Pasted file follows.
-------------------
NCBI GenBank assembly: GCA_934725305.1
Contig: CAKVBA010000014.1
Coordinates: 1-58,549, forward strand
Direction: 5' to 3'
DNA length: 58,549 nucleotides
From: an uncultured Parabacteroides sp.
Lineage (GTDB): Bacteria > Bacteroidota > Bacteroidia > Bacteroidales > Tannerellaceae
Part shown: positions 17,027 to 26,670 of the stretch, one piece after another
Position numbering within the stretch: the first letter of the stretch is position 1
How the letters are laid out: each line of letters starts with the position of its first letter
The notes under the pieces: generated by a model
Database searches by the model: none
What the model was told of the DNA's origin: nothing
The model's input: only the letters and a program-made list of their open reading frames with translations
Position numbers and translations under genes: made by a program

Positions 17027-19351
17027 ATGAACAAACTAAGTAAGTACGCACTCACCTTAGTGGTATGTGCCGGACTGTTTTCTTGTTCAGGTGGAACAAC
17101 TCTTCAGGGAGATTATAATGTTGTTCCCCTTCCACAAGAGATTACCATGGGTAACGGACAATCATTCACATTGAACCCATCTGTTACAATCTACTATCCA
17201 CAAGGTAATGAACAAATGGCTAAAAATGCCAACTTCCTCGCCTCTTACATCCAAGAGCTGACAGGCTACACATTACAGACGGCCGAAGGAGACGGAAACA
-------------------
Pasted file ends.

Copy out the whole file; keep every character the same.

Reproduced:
NCBI GenBank assembly: GCA_934725305.1
Contig: CAKVBA010000014.1
Coordinates: 1-58,549, forward strand
Direction: 5' to 3'
DNA length: 58,549 nucleotides
From: an uncultured Parabacteroides sp.
Lineage (GTDB): Bacteria > Bacteroidota > Bacteroidia > Bacteroidales > Tannerellaceae
Part shown: positions 17,027 to 26,670 of the stretch, one piece after another
Position numbering within the stretch: the first letter of the stretch is position 1
How the letters are laid out: each line of letters starts with the position of its first letter
The notes under the pieces: generated by a model
Database searches by the model: none
What the model was told of the DNA's origin: nothing
The model's input: only the letters and a program-made list of their open reading frames with translations
Position numbers and translations under genes: made by a program

Positions 17027-19351
17027 ATGAACAAACTAAGTAAGTACGCACTCACCTTAGTGGTATGTGCCGGACTGTTTTCTTGTTCAGGTGGAACAAC
17101 TCTTCAGGGAGATTATAATGTTGTTCCCCTTCCACAAGAGATTACCATGGGTAACGGACAATCATTCACATTGAACCCATCTGTTACAATCTACTATCCA
17201 CAAGGTAATGAACAAATGGCTAAAAATGCCAACTTCCTCGCCTCTTACATCCAAGAGCTGACAGGCTACACATTACAGACGGCCGAAGGAGACGGAAACA